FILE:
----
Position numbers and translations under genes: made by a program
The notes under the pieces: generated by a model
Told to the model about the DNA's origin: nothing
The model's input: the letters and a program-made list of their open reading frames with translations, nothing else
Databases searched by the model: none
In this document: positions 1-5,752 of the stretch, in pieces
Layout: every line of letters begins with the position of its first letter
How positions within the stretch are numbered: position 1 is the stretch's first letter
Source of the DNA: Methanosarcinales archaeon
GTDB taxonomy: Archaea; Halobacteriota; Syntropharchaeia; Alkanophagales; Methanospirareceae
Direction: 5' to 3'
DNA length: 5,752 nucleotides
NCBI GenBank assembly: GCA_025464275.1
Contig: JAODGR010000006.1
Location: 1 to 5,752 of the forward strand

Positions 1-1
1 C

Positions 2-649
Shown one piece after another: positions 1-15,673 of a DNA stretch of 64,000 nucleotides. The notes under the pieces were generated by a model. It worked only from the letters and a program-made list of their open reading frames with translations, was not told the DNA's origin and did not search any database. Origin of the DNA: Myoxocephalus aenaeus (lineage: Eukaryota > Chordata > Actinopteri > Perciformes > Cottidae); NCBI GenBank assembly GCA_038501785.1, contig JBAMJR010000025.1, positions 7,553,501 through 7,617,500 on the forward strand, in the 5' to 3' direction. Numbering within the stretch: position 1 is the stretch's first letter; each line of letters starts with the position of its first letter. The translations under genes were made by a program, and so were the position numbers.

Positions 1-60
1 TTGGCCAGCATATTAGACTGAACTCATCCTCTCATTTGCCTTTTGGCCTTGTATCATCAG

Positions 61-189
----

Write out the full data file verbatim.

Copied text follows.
Position numbers and translations under genes: made by a program
The notes under the pieces: generated by a model
Told to the model about the DNA's origin: nothing
The model's input: the letters and a program-made list of their open reading frames with translations, nothing else
Databases searched by the model: none
In this document: positions 1-5,752 of the stretch, in pieces
Layout: every line of letters begins with the position of its first letter
How positions within the stretch are numbered: position 1 is the stretch's first letter
Source of the DNA: Methanosarcinales archaeon
GTDB taxonomy: Archaea; Halobacteriota; Syntropharchaeia; Alkanophagales; Methanospirareceae
Direction: 5' to 3'
DNA length: 5,752 nucleotides
NCBI GenBank assembly: GCA_025464275.1
Contig: JAODGR010000006.1
Location: 1 to 5,752 of the forward strand

Positions 1-1
1 C

Positions 2-649
Shown one piece after another: positions 1-15,673 of a DNA stretch of 64,000 nucleotides. The notes under the pieces were generated by a model. It worked only from the letters and a program-made list of their open reading frames with translations, was not told the DNA's origin and did not search any database. Origin of the DNA: Myoxocephalus aenaeus (lineage: Eukaryota > Chordata > Actinopteri > Perciformes > Cottidae); NCBI GenBank assembly GCA_038501785.1, contig JBAMJR010000025.1, positions 7,553,501 through 7,617,500 on the forward strand, in the 5' to 3' direction. Numbering within the stretch: position 1 is the stretch's first letter; each line of letters starts with the position of its first letter. The translations under genes were made by a program, and so were the position numbers.

Positions 1-60
1 TTGGCCAGCATATTAGACTGAACTCATCCTCTCATTTGCCTTTTGGCCTTGTATCATCAG

Positions 61-189